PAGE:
BY NICO VREELAND
Author: Rosecrans Baldwin
2010, Riverhead Books
Filed under: Literary
You Lost Me There is an atmospheric novel, in the same vein as Per Petterson’s I Curse the River of Time—only Lost is affecting and layered, where Curse was spare and unenjoyable. Baldwin writes smoothly and well, and though he occasionally hiccups, he still delivers a nuanced, wrenching character study.
The character being studied: Victor Aaron, a 60-ish research scientist living on a tiny island in Maine. His wife, Sara, died a few years ago, and he’s been gripped, since even before her death, in the fist of a formless depression.
Victor and Sara had a vibrant, loving marriage, one that lasted decades, and that made the sting of its downslide all the more painful. He realized that he was a neglectful husband a few years before Sara’s death, and tried to change unsuccessfully. Then she died in a car accident, and left Victor with an awful mix of grief and regret.
The novel is primarily an exploration of that regret, which sharpens when Victor discovers a box full of index cards, dozens of them, on which his late wife detailed for her therapist her unhappy marriage. Baldwin pads the story with some interesting twists and characters, and he makes the ride an entertaining one, to an infinite degree more than Petterson did. But Lost is not, as its cover claims, very funny, or charming, and you should know that before you decide whether to read it: at its core, and at its best, this is a book about a man being sad.
The main characters, in their thumbnail descriptions, break little new ground. Victor studies Alzheimer’s, working long hours writing grants and running a prestigious lab. Sara wrote plays and screenplays, and catalogued the emotions of their marriage in her best work. They are male and female archetypes, exaggerated: he’s incapable of letting himself feel sad, without trying to solve it like a problem; she’s flighty and brash, and incapable of telling him directly (except through posthumous index cards) exactly why she’s unhappy.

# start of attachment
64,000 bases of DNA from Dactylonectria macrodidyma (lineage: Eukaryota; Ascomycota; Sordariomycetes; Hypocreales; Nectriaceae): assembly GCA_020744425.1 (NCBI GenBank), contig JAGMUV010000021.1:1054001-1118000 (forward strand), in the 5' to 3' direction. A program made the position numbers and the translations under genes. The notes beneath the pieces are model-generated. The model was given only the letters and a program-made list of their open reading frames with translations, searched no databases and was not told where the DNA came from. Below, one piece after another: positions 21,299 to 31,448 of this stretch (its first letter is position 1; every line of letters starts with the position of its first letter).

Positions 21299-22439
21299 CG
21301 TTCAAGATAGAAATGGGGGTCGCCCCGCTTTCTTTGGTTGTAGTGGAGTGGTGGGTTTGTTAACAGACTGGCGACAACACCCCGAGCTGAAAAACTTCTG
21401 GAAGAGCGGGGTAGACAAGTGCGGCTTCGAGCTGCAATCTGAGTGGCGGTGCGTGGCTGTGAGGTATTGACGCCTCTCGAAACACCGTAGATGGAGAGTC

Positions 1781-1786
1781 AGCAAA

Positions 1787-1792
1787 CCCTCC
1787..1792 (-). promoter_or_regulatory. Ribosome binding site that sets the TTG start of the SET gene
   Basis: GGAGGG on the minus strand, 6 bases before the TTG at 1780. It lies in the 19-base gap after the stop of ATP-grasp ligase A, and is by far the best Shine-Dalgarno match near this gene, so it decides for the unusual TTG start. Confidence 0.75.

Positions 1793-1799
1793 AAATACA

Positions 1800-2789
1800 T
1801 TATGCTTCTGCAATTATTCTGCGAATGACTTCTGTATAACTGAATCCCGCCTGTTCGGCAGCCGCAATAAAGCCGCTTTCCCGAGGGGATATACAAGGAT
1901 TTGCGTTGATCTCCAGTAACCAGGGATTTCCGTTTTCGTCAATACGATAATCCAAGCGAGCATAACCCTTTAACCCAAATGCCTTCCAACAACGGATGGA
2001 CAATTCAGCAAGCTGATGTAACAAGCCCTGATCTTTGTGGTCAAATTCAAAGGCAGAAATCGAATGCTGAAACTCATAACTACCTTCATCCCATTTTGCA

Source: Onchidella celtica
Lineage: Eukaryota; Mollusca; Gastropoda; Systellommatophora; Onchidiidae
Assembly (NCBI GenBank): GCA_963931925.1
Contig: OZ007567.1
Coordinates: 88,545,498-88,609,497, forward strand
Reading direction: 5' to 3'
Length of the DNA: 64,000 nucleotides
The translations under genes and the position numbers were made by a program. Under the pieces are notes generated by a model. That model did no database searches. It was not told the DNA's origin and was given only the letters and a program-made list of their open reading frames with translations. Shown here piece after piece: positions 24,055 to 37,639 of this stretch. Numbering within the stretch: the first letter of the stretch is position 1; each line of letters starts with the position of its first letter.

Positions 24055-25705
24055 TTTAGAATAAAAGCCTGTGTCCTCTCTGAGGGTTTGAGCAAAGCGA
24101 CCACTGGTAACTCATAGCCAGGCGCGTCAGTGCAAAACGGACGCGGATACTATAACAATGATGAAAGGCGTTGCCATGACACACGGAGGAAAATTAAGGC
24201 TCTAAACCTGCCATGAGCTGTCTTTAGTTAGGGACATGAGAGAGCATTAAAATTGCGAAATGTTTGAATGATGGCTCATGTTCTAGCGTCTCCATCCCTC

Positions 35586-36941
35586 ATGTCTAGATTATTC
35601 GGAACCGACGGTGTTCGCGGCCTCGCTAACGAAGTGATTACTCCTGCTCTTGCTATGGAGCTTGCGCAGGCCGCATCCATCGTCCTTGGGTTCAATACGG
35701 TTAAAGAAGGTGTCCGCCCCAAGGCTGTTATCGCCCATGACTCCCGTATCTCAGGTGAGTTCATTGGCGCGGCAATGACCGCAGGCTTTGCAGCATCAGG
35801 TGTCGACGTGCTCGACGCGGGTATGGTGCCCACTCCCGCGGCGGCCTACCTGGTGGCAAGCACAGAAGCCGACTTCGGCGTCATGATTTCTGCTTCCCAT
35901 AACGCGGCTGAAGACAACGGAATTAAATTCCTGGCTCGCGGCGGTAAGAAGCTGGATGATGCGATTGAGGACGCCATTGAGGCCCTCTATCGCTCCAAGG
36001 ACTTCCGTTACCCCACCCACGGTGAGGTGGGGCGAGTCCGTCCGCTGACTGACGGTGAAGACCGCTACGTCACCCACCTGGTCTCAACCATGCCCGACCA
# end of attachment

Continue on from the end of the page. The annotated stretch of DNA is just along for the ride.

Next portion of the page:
Their relationship, however, and the crumbling of it, still succeed quite well: Victor and Sara share an intense love, and approach their marriage from wildly disparate, but believable perspectives. Later, though Victor loves Sara completely until the end and it hurts him to feel her slipping away, he never knows exactly how he’s failing her until after her death.
The other elements in Victor’s life—his successful but grinding lab work, his new crazy girlfriend, the old friend he hates, and the friend’s daughter he’s obviously attracted to, though he never admits it—none of these are entirely original, and it is perhaps that unoriginality that holds the novel back from greatness. Instead, Lost could be called successful, or effective, which undercuts its emotionality but allows for its unevenness.
Baldwin’s writing is likewise effective, i.e. good but not without hiccups, like this one, from one of Sara’s cards:
He was so focused on research and making a name for himself that we were landlocked by his lab schedule, him at sea and me in the window.
Such lines often feel careless, and overwrought. Baldwin’s quieter lines are often his most successful, like this one:
Saturday night, the sky was a scratched plum, purple over gold flesh.
Too often Baldwin tries too hard to hit a home run, and strikes out instead. It’s most obvious when he lays down carefully crafted—not to say contrived… not quite—book group tidbits, designed to foster discussion. For example, there’s the scene in which Victor, with a line from his crazy girlfriend’s poem stuck in his head, swims too far out into the ocean and almost drowns.
Then there’s the everpresent theme of memory. Victor researches memory, and frequently discovers that he’s remembered something wrong. We get interpretations of memory from both a scientific and an artistic perspective. Memory is both unreliable and the chief material with which we build our lives and our ideas of ourselves. Therefore, our ideas of ourselves are unreliable, which leaves the gate open for devastating epiphanies. This is, of course, a crucial element of the novel, but the frequency with which Baldwin mentions memory makes it stale by the book’s end.
Until that end, though, Lost is at its best when it’s simply portraying the complex pain that comes from seeing yourself, with all your faults, through the eyes of someone you love, and the pain of having regrets that you are absolutely powerless to fix. Baldwin, when he’s not trying too hard, does this well, and that makes the novel a success, if not a home run.